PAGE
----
Its and it's

A simple little mistake that crops up again and again:

we use its when we mean belonging to it, for example "the dog hurt its leg"

and we use it's only when it is short for "it is", for example "it's never too late to learn".

Advise and advice

Advise is the verb, used like this: I would advise you to check your spelling

Advice is the noun, used like this: Let me give you some advice

And so on ...

Those above are only a few examples, but there are many more words which are easily confused in the English language, such as:

wear, where and were, which and witch, principal and principle, practise and practice, great and grate, made and maid ... the list is pretty inexhaustible. If there are any pairs of words here that you find hard to distinguish between it could be time to reach for that dictionary!

Further advice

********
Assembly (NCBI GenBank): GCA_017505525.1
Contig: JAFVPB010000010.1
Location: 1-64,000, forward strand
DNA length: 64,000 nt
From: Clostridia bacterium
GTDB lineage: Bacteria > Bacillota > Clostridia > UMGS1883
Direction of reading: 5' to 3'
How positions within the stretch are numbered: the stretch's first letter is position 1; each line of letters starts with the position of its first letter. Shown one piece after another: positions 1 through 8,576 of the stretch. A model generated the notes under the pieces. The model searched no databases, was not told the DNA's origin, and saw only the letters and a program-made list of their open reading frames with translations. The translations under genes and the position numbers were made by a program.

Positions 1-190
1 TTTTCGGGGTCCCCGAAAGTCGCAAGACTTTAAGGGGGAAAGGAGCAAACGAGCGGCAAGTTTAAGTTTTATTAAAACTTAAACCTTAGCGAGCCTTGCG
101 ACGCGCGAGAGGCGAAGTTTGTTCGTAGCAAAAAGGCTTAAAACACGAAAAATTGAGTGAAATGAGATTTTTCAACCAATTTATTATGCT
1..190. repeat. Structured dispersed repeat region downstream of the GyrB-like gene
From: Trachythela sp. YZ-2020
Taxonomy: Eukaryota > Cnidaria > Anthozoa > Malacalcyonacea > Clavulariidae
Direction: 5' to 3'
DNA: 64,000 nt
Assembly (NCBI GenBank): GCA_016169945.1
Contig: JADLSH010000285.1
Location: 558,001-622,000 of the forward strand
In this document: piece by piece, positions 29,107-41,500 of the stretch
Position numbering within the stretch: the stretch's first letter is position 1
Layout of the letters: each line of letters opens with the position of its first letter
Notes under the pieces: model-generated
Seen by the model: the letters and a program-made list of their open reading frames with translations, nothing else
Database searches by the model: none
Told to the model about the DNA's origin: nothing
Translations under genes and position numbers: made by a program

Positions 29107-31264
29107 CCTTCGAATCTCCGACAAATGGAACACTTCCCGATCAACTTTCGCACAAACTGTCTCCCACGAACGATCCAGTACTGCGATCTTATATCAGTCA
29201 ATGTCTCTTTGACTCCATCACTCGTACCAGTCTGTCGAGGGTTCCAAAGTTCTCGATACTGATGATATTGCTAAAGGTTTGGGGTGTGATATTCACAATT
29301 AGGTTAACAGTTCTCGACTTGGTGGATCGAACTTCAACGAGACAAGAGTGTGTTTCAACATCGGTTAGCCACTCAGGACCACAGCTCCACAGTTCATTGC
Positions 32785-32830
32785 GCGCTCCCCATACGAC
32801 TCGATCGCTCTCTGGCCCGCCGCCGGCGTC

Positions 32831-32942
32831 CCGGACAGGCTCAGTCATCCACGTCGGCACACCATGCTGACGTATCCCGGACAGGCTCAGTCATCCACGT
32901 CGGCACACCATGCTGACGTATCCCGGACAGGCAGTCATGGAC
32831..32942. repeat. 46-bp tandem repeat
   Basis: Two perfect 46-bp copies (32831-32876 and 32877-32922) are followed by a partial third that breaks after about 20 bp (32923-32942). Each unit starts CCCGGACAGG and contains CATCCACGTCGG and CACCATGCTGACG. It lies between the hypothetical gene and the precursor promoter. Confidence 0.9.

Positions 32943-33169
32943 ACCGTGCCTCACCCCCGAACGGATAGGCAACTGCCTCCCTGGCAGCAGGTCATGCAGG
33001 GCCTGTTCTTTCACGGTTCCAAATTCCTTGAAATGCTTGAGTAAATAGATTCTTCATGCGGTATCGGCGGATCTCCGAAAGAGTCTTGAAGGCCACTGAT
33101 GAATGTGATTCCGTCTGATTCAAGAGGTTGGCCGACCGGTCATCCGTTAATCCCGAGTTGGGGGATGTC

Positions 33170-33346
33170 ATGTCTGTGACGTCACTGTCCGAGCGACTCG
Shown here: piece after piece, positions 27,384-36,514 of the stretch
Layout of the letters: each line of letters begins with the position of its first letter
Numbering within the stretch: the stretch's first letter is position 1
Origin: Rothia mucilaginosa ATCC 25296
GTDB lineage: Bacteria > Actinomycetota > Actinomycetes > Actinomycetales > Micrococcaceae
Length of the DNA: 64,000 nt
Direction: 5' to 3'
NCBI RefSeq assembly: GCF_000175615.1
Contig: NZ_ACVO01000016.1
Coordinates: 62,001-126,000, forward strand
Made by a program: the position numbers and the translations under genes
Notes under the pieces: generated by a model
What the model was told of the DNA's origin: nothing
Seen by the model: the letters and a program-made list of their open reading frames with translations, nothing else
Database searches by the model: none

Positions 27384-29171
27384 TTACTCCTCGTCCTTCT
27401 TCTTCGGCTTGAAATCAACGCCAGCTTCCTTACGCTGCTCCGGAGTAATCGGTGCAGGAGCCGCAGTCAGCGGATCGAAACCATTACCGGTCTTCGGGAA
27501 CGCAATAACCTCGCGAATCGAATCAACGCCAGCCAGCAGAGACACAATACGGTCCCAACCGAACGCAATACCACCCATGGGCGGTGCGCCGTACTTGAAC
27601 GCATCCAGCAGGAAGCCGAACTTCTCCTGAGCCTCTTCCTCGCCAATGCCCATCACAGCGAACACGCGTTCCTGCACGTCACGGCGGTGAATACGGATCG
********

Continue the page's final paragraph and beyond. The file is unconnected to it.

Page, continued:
• Always use the spelling and grammar check when typing in word-processing software
  • Use the spell-checker provided when typing into templated software, such as the HubPages text modules (look for the ABC icon at the top of the module)
  • Use a dictionary if you are not sure if you have used the correct word
  • A thesaurus is also useful if you want to find an alternative word with the same meaning
  • Do not publish until you have read through, and re-read your article for mistakes. I usually come back the next day and re-check before publishing, and invariably find something I'd missed the day before
  • Get somebody else to read your article before publishing, they're bound to spot something you haven't noticed.

Following these few simple steps can save a lot of embarrassment, and will improve the overall quality and credibility of your articles.

Comments